HomeQ&ASe comió la torta vs. La torta se comió

Se comió la torta vs. La torta se comió

0
votes

Which is more common to say.

3906 views
updated JUN 30, 2009
posted by ravensty

14 Answers

1
vote

Can you think of any other examples where both would be common.

Many:

Se estropeó la tele.

La tele se estropeó.

Se calló el cuadro.

El cuadro se calló.

This is so unusual. It makes me almost believe that Lazarus is human like us.
Unless he meant that the picture shut itself up. smile

updated FEB 25, 2011
posted by 00e657d4
0
votes

In Spanish, the main focus is generally placed on the first part of the sentence.

Thanks, Lazarus. I guess in the "barco" example above, I am imagining how stress and intonation might be applied if the two sentences were spoken, and in doing so, I am unconsciously supplying a context. It would not have to be enunciated so, necessarily.

I was aware of that generality (first part of the sentence), but I didn't know if there were any written or unwritten rules of syntax that deal with where the focus (emphasis) is.

updated JUN 30, 2009
posted by hhmdirocco
0
votes

In Spanish, the main focus is generally placed on the first part of the sentence.

updated JUN 29, 2009
posted by lazarus1907
0
votes

Okay so would the same go for Se hundió el barco vs. El barco se hundió

Here both are common, depending on whether you want to highlight the boat, or the sinking. The difference here is that there is only one possible interpretation (in the absence of an agent, that is), whereas in "se comió" could be "he/she ate" or "was eaten". I guess that the order of the words must be more strict if there are multiple interpretations.

I have been wondering about this for some time. In my study of Greek, I learned that the order of placement of subject, verb, and direct object (and sometimes indirect object) highlights a pronounced order of "importance" or "significance" in the sentence.

To what degree is this true in Spanish? In the above example, "Se hundió el barco" vs. "El barco se hundió", it seems to me that the emphasis is on what comes later in the sentence. Is that right'? I am basing that solely on my exposure to spoken and written Spanish.

updated JUN 29, 2009
posted by hhmdirocco
0
votes

This is so unusual. It makes me almost believe that Lazarus is human like us.

Unless he meant that the picture shut itself up. smile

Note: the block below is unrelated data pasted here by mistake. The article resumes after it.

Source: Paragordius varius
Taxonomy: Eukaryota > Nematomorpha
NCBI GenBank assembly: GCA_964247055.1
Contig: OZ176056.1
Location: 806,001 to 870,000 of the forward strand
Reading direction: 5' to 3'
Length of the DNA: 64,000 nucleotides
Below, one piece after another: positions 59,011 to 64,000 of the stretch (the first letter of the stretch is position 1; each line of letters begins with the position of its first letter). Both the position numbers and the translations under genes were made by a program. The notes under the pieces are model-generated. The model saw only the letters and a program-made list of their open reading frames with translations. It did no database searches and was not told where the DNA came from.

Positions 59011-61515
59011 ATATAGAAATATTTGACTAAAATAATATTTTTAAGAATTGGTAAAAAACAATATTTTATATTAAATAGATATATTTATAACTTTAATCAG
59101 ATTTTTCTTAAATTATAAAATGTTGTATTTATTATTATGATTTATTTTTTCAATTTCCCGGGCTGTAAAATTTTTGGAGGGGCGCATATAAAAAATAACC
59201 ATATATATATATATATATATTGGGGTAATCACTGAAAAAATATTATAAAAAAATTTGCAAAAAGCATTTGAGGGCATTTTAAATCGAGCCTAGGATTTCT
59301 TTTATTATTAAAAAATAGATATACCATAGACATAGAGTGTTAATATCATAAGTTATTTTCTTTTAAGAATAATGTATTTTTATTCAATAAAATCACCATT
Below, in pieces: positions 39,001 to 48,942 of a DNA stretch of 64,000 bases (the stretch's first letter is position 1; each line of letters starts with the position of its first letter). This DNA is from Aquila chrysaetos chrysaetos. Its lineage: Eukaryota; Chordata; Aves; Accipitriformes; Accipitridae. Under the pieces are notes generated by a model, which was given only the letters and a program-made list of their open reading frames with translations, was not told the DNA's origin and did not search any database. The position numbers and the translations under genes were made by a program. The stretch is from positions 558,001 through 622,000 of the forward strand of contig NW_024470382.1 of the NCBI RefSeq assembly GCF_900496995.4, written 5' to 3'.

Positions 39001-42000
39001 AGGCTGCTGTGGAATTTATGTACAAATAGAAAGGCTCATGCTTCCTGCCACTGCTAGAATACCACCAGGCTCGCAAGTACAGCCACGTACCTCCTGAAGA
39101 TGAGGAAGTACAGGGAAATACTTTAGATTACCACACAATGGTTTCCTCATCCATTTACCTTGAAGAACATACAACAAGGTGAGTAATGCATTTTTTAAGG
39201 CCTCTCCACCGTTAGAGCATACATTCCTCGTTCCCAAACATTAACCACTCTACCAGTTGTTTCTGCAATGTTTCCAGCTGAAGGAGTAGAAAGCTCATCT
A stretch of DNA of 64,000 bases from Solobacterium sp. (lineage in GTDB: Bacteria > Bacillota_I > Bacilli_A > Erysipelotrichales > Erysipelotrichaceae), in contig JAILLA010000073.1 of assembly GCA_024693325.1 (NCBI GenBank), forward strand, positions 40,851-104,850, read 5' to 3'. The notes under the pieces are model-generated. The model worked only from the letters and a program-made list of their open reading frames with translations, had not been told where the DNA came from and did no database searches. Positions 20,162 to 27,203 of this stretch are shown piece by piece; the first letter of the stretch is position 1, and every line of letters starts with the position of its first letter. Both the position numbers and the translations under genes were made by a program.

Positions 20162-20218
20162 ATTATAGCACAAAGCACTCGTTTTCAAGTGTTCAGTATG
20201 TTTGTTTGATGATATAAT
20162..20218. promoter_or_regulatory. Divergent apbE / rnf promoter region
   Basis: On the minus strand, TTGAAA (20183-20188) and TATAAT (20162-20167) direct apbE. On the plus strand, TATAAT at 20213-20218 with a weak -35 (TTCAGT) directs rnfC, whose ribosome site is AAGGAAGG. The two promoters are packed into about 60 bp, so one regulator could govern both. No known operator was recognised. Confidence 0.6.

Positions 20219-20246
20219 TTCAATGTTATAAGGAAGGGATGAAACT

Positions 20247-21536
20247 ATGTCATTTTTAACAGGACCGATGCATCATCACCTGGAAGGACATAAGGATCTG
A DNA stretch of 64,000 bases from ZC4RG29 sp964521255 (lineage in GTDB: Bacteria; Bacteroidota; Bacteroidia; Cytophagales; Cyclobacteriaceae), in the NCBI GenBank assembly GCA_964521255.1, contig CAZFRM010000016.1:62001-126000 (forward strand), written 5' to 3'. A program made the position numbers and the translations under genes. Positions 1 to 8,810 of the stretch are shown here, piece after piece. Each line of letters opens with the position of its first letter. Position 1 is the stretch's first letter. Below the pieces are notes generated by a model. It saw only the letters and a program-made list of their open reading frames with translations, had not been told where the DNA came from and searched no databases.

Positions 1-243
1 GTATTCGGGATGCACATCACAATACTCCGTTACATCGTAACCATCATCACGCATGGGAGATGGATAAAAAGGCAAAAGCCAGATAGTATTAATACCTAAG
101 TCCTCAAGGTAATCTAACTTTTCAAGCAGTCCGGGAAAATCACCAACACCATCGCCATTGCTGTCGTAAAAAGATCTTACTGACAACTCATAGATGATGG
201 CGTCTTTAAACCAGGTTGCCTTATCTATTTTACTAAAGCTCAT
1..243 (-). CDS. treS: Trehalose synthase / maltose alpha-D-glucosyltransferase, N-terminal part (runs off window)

¡Qué vergüenza! red face ¿Cómo he podido meter la pata de semejante manera'

updated JUN 29, 2009
posted by lazarus1907
0
votes

Can you think of any other examples where both would be common.

Many:

Se estropeó la tele.
La tele se estropeó.

Se cayó el cuadro.
El cuadro se cayó.

updated JUN 29, 2009
posted by lazarus1907
0
votes

Are there also many examples like "se comió la carta vs. la carta se comió".

Hard to tell, but I guess it will apply at least to most cases of transitive verbs that have this kind of "delimiting" SE:

Se saltó el semáforo
El semáforo se saltó (''')

Se tomó el café
El café se tomó (''')

Inverting the order, the new sentence will be interpreted in most cases as if "el semáforo" and "el café" are the subjects, and "se + verb" is a passive-like construction (ie. the coffee was drunk), which is not the interpretation we get when the verb appears first (ie. he/she drank the coffee).

updated JUN 29, 2009
posted by lazarus1907
0
votes

Are there also many examples like "se comió la carta vs. la carta se comió".

updated JUN 29, 2009
posted by ravensty
0
votes

Can you think of any other examples where both would be common.

updated JUN 29, 2009
posted by ravensty
0
votes

Okay so would the same go for Se hundió el barco vs. El barco se hundió

Here both are common, depending on whether you want to highlight the boat, or the sinking. The difference here is that there is only one possible interpretation (in the absence of an agent, that is), whereas in "se comió" could be "he/she ate" or "was eaten". I guess that the order of the words must be more strict if there are multiple interpretations.

updated JUN 29, 2009
posted by lazarus1907
0
votes

Okay so would the same go for Se hundió el barco vs. El barco se hundió

updated JUN 29, 2009
posted by ravensty
0
votes

Eddy's interpretations are the most common ones, although in riddles, poems or Yoda's speeches, it is possible to use the second one with the same meaning as the first:

Y después de pensárselo, la torta se comío.

Even though it is not grammatically incorrect, people don't normally talk like that.

Yes! thought about it, I did.

updated JUN 28, 2009
posted by Eddy
0
votes

Eddy's interpretations are the most common ones, although in riddles, poems or Yoda's speeches, it is possible to use the second one with the same meaning as the first:

Y después de pensárselo, la torta se comío.

Even though it is not grammatically incorrect, people don't normally talk like that.

updated JUN 28, 2009
posted by lazarus1907
0
votes

Which is more common to say.

I may be wrong but they are both OK albeit having slightly different nuances.

Se comió la torta - someone ate the cake

La torta se comió - The cake was eaten (by someone)

updated JUN 28, 2009
posted by Eddy
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